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Finally, Boston Bruins Stood Tall in Montreal

The Day in Sports | COUNTDOWN TO 2000 / A day-by-day
recap of some of the most important sports moments
of the 20th Century: APRIL 26, 1988

April 26, 1999|EARL GUSTKEY | TIMES STAFF WRITER

For the Boston Bruins, the Montreal Forum had been a chamber of horrors for 45 years, a place where all dreams were nightmares.

The Montreal Canadiens had beaten Boston in 18 playoff series, a streak beginning in 1943 and ending on this date 11 years ago.

Ironically, a kid who grew up only a few blocks from the Forum, Steve Kasper, who showed Boston the way out of the jinx. He and teammate Cam Neely scored twice to lead Boston to a 4-1 win, before 18,904 in the Forum, who sat in stony silence.

The win gave the Bruins a four-games-to-one victory in Adams Division playoff series.

In addition to Kasper's and Neeley's scoring, Boston was boosted by superlative play of goaltender Reggie Lemelin, who held Montreal scoreless for 98 minutes during one stretch in the series.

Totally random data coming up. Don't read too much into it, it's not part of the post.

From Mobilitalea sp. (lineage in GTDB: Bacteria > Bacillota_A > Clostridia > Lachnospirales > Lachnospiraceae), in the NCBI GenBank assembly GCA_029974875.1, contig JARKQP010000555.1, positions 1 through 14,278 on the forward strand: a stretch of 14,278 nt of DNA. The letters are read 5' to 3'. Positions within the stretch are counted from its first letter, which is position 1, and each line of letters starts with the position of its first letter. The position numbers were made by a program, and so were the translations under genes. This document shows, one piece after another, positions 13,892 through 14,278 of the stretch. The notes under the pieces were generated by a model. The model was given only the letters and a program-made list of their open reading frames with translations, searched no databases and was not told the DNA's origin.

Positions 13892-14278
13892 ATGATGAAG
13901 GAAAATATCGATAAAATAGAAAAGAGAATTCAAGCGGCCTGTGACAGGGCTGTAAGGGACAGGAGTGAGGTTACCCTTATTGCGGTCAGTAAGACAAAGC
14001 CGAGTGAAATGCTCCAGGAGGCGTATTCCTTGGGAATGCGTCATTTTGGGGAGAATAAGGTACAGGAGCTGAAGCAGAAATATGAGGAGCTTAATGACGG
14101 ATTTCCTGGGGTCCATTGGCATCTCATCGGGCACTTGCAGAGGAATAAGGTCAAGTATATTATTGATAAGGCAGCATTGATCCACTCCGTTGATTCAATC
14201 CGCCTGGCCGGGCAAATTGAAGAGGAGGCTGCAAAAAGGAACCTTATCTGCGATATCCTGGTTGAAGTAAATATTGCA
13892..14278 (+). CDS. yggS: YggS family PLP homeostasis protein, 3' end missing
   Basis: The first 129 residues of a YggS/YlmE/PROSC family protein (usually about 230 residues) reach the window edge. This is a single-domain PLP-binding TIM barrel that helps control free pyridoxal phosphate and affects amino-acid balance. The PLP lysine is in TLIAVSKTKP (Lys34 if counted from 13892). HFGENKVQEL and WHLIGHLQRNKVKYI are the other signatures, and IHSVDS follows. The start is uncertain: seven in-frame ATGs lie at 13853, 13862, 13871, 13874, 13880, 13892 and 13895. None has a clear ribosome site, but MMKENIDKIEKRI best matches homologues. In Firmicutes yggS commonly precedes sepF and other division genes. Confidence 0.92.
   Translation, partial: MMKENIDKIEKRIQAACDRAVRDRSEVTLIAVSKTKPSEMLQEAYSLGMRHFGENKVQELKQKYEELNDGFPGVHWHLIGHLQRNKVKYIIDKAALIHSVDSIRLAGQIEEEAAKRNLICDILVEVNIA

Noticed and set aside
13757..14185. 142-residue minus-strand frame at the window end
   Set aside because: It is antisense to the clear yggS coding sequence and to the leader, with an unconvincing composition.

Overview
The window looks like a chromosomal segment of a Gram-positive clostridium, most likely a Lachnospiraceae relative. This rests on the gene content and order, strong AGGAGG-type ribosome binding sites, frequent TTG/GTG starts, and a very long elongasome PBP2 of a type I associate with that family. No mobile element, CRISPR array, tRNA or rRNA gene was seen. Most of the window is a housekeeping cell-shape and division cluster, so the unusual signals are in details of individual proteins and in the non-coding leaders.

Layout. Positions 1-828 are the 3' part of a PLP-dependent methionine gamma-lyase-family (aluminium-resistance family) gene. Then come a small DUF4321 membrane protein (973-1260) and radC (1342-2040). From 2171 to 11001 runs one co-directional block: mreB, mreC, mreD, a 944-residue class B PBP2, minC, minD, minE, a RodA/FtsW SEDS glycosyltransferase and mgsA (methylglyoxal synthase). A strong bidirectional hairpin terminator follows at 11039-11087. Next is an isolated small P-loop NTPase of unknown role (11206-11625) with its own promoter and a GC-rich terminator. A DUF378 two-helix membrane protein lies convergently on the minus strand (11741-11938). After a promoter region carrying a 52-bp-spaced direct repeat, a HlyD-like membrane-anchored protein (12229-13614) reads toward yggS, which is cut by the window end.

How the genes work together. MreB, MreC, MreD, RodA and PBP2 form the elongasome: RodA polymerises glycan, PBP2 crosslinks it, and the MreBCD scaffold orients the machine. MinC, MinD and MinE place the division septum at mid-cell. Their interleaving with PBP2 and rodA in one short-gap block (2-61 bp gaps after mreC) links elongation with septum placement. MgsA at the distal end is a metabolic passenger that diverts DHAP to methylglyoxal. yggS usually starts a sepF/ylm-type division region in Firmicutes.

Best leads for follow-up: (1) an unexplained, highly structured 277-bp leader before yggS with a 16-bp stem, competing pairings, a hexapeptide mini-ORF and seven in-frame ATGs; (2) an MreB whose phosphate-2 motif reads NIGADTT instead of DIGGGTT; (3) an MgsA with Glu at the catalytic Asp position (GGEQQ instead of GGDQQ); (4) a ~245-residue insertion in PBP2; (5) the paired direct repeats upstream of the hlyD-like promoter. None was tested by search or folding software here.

Also on this date: In 1905, Chicago Cub center fielder Jack McCarthy turned in a performance equaled only once in this century. He threw out three runners at the plate after catching fly balls, a feat duplicated since only by Ira Flagstead of the Red Sox in 1926. . . . In 1967, the Lakers, looking for a successor to coach Fred Schaus, reached into the Ivy League and hired Princeton's Butch van Breda Kolff, 44. Schaus moved up to the general manager's post. . . . In 1961, in Detroit, the Yankees' Roger Maris hit the first of his 61 home runs that season, off right-hander Paul Foytack in the fifth inning. It would be his only home run in April. . . . In 1941, the Chicago Cubs became the first major league team to install an organ in a ballpark.

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